T-Mobile announced its second wind farm project as it continues efforts to sustainably sourcing its energy.
In late January, T-Mobile announced its decision to shift to 100 percent renewable energy by 2021. In addition, they became the first U.S. carrier to join forces with over 100 influential businesses committed to the same goal via RE100: the collaborative global initiative.
“We’re doing our part to #CleanUpWireless by committing to 100 [percent] renewable energy usage by 2021,” the company wrote on its Twitter account.
T-Mobile has made it clear that one of their priorities is to do the right thing for their customers, and this move only helps to prove it.
“And it’s not just the right thing to do, it’s smart business,” said John Legere, President and CEO at T-Mobile. “We expect to cut T-Mobile’s energy costs by around $100 million in the next 15 years thanks to this movie.”
Road to 100 Percent Renewable Energy
Along with its goal, T-Mobile also unveiled their second wind farm project. The finalized contract grants the company 160 megawatts from Infinity Renewables’ Solomon Forks Wind Project in Kansas and is slated to begin operating in 2019.
Combined with T-Mobile’s first wind farm project—the Red Dirt Wind Project, which went online this past December—T-Mobile will have 320 megawatts of electricity. This means T-mobile will have enough megawatts to meet roughly 60 percent of their total energy needs. T-Mobile plans on buying enough wind power annually to match every unit of electricity they consume until they reach their goal.
As for their partnership with RE100, Sam Kimmins, head of RE100 at The Climate Group, believes T-Mobile has the potential to greatly benefit the global trend toward renewable energy. “As a large electricity consumer in the U.S., they can truly transform energy systems by bringing significant renewable capacity online,” he said.
T-Mobile has already started working to impact the global renewable energy trend by supporting Green America’s petition urging AT&T and Verizon Wireless to join T-Mobile in fighting for the preservation of fossil fuels.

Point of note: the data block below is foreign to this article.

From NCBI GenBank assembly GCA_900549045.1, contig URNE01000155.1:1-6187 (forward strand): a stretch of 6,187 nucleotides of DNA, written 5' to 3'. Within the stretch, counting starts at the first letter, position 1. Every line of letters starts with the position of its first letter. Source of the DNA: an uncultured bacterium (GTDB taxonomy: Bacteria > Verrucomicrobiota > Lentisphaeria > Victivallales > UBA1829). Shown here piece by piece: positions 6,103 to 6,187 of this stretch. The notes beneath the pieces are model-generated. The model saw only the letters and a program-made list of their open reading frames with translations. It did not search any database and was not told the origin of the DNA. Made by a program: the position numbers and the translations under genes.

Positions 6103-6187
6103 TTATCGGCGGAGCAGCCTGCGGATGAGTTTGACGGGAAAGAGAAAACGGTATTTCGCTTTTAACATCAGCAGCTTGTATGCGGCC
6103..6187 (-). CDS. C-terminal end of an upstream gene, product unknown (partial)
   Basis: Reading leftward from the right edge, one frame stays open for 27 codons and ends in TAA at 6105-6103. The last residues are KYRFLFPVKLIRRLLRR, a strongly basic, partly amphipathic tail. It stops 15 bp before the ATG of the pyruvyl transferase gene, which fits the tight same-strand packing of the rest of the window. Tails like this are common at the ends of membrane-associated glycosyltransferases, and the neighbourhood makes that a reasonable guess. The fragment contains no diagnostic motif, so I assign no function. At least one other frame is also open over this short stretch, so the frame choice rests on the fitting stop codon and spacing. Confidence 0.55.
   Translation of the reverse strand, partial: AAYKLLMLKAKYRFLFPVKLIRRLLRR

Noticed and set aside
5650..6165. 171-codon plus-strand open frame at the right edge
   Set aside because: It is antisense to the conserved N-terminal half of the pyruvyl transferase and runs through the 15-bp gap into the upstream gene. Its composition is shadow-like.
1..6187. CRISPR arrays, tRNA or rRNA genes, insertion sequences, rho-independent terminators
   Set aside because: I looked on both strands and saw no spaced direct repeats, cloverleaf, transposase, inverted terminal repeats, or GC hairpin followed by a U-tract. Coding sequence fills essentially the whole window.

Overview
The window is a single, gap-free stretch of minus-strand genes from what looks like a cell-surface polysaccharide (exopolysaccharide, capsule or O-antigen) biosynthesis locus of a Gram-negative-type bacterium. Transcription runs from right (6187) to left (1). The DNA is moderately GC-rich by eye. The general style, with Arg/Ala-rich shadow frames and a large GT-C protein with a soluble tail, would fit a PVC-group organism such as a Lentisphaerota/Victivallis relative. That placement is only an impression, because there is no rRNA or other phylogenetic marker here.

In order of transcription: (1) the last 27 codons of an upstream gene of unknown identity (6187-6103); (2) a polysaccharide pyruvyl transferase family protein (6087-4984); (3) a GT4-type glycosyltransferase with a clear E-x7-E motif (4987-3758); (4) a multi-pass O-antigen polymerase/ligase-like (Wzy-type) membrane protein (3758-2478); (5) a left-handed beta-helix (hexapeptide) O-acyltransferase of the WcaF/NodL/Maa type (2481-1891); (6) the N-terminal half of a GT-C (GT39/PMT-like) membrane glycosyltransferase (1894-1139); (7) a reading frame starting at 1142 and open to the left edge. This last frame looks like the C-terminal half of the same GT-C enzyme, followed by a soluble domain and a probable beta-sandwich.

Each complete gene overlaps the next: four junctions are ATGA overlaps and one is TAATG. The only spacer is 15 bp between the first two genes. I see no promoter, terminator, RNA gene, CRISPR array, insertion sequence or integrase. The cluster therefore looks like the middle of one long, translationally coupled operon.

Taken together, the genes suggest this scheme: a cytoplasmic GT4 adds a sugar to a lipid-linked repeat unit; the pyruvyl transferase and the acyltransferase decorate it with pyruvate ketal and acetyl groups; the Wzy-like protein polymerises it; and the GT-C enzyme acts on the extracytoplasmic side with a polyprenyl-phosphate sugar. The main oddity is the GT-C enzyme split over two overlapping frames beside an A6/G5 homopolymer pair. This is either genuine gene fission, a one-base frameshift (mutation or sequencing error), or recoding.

Companies Fighting For Renewable Energy
Similarly, Nike has also just signed its second major wind energy contract. Avangrid Renewables has agreed to grant the company 86 megawatts of Texas wind power and brings them one stop closer to its goal of sourcing 100 percent renewable energy across the company’s facilities in North America.
In 2015, Facebook surpassed its goal of sourcing 25 percent renewable energy in its data center electricity supply mix, according to the Facebook Sustainability website. Since that achievement, the company’s goal has been to reach 50 percent by this year in hopes of matching its ability to power data centers with 100 percent renewable energy.
Furthermore, Facebook’s efforts have gone beyond ensuring its impact on the planet by also helping local communities. In Altoona, Iowa, the company partnered with local utility and a developer to add 140 megawatts of renewable energy to the grid. That move generated enough energy to power over 40,000 average Iowa homes.
“Our goal is simple: power our data centers with clean and renewable energy and, where possible, help green the grid by adding new renewable sources,” said Peter Freed, Data Center Renewable Energy Manager at Facebook.
As we reported late last year, Google reached its goal to source 100 percent renewable energy in 2017. Avangrid Renewables also collaborated with Google and is currently building two 98 megawatt wind farms in South Dakota as the company will contribute over 40 million in land leases and tax payments, shared John Fitzgerald Weaver of Electrek.
“Renewables from projects like Coyote Ridge and Tatanka Ridge bring value to our business as we scale and accelerate investment in the communities where we operate,” said Gary Demasi, Global Director of Data Center Energy and Location Strategy at Google, regarding the South Dakota wind farms.
As T-Mobile has joined the ranks of such influential companies, it seems clear that the trend towards renewable energy is picking up speed and hoping to take every company possible along for the journey to a more sustainable planet.